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How I Paid Off Over $50,000 in Debt in a Year

And boy did it feel good! To be fair, the $50,000 was a combination of personal debt and business debt. However, the process I used for both was EXACTLY the same for both the business and personal debt. I'll be sharing an overview of the how I did it, and OnTrac will be incorporating a lot of these steps in our "Paying off debt" SMARTrac within the app itself.

First of all, let me share with you why paying off debt was so important to me. In fact, I felt strongly that it was a critical part of my plan to achieve a happier lifestyle. In an earlier post, I came to the conclusion that happiness is about choice. Debt eliminates choices. When you have a significant amount of your money going toward paying off debt, that is money that is taken away from things that you want to be able to use it for such as going on vacations, buying things for loved ones, etc. In the case of a business, money going toward debt service is money that could be put toward hiring another employee or additional marketing that could grow your business. No one would choose to use their money to pay off debt. The credit card, bank, or financing company makes you. Now, that being said, you legally agreed to that obligation so make sure you take responsibility for that. So the first step I took to eliminating my debt was to stop spending money I didn't have. On a personal level, I decided I was going to pay for everything using my debit card and not my credit card, which meant that I couldn't buy things I didn't physically have the money for. I did the same thing on a business level as well. I know my wife had a cousin that was having trouble with her spending so she made her give her all of her credit cards except one. That made a huge difference for her cousin. Having an accountability partner on this journey can be an important component for you so don't count that out for yourself.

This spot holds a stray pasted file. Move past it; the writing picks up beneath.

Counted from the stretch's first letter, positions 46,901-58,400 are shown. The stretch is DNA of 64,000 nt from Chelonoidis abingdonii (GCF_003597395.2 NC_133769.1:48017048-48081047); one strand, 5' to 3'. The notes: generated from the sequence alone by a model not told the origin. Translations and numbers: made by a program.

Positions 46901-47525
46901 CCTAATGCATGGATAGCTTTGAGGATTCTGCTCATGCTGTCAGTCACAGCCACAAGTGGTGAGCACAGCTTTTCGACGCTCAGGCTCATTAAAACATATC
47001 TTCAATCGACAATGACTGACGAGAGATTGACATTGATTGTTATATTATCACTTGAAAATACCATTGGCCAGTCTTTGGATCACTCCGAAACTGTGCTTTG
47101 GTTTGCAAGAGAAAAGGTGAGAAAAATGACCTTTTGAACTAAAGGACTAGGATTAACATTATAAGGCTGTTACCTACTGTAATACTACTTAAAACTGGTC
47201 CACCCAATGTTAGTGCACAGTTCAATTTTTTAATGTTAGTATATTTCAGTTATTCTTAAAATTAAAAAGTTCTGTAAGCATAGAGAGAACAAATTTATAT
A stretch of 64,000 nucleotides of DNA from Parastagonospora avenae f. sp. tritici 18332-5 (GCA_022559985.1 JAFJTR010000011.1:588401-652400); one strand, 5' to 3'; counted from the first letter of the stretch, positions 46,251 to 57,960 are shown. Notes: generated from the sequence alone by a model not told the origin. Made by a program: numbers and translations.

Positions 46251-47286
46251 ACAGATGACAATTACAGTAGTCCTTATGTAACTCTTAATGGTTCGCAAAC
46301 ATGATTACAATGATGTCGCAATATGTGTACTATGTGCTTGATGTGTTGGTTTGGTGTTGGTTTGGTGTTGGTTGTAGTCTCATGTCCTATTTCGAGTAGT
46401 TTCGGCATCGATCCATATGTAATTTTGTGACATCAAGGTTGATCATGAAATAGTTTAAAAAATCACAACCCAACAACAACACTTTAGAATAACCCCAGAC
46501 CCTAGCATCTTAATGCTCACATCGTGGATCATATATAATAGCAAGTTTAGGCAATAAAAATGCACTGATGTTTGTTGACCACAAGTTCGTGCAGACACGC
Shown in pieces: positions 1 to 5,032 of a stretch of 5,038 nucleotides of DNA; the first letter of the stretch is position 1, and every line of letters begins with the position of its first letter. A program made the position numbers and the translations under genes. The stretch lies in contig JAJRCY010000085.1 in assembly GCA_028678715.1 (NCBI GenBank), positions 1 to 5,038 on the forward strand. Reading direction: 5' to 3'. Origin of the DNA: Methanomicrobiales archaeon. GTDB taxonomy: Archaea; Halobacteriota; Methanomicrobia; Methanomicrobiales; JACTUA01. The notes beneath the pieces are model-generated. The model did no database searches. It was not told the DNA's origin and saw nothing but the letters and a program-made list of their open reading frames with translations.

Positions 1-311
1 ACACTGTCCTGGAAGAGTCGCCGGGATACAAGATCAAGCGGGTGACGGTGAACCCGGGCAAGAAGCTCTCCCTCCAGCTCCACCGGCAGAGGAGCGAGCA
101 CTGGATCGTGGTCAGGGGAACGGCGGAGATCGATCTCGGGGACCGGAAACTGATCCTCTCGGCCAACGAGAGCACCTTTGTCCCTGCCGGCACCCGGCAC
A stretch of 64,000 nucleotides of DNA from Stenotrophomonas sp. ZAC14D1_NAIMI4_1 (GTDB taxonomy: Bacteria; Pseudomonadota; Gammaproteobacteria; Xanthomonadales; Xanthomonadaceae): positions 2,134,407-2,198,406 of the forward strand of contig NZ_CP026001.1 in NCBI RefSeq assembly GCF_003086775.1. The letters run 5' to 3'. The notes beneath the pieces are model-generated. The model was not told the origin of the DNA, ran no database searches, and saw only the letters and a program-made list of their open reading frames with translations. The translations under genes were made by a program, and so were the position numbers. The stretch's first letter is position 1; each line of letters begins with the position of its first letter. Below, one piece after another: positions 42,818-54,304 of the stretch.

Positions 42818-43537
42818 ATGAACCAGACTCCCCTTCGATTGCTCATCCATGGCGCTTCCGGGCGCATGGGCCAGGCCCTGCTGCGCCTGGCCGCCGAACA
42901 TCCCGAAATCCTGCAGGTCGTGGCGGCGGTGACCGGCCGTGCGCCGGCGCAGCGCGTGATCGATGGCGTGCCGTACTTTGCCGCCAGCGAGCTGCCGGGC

Ok, making the conscious decision to stop spending money I didn't have was just the beginning. I had to figure out how to make bigger payments toward my existing debt. If you're only making the minimum payment on your credit cards, it is typically going to take a minimum of 3 years or possibly more for you to pay off your credit card. You can figure out exactly how long using this credit card minimum payment calculator on Bankrate.com. That, of course, is assuming you don't buy anything else on credit during this period of time too. Once you make the commitment that you're going to make more than the minimum payment on your credit card(s), you then have to select a strategy and here are a couple of the most commonly used ones:

  • Avalanche Method - this method involves paying off the balances with the highest interest rates first. Mathematically, this will save you the most money over time.

  • Snowball Method - this method involves paying off the lowest balance first.